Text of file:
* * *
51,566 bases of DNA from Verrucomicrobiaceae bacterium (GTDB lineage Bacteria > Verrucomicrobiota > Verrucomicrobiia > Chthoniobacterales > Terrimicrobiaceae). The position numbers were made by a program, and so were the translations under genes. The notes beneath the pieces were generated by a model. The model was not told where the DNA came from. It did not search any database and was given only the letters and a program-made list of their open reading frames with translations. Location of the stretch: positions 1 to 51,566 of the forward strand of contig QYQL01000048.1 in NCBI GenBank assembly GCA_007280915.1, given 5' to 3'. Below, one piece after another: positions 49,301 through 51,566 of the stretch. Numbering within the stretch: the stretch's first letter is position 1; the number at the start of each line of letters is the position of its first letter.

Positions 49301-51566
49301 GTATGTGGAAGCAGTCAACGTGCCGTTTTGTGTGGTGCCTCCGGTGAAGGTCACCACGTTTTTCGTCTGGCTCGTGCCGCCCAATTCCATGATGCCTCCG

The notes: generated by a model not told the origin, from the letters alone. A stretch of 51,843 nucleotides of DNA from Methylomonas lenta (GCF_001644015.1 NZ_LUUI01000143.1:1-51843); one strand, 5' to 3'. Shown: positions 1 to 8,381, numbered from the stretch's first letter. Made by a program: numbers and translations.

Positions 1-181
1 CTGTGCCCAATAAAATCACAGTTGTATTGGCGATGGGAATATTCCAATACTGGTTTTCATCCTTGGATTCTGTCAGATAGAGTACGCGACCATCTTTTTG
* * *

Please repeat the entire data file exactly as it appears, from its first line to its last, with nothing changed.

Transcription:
51,566 bases of DNA from Verrucomicrobiaceae bacterium (GTDB lineage Bacteria > Verrucomicrobiota > Verrucomicrobiia > Chthoniobacterales > Terrimicrobiaceae). The position numbers were made by a program, and so were the translations under genes. The notes beneath the pieces were generated by a model. The model was not told where the DNA came from. It did not search any database and was given only the letters and a program-made list of their open reading frames with translations. Location of the stretch: positions 1 to 51,566 of the forward strand of contig QYQL01000048.1 in NCBI GenBank assembly GCA_007280915.1, given 5' to 3'. Below, one piece after another: positions 49,301 through 51,566 of the stretch. Numbering within the stretch: the stretch's first letter is position 1; the number at the start of each line of letters is the position of its first letter.

Positions 49301-51566
49301 GTATGTGGAAGCAGTCAACGTGCCGTTTTGTGTGGTGCCTCCGGTGAAGGTCACCACGTTTTTCGTCTGGCTCGTGCCGCCCAATTCCATGATGCCTCCG

The notes: generated by a model not told the origin, from the letters alone. A stretch of 51,843 nucleotides of DNA from Methylomonas lenta (GCF_001644015.1 NZ_LUUI01000143.1:1-51843); one strand, 5' to 3'. Shown: positions 1 to 8,381, numbered from the stretch's first letter. Made by a program: numbers and translations.

Positions 1-181
1 CTGTGCCCAATAAAATCACAGTTGTATTGGCGATGGGAATATTCCAATACTGGTTTTCATCCTTGGATTCTGTCAGATAGAGTACGCGACCATCTTTTTG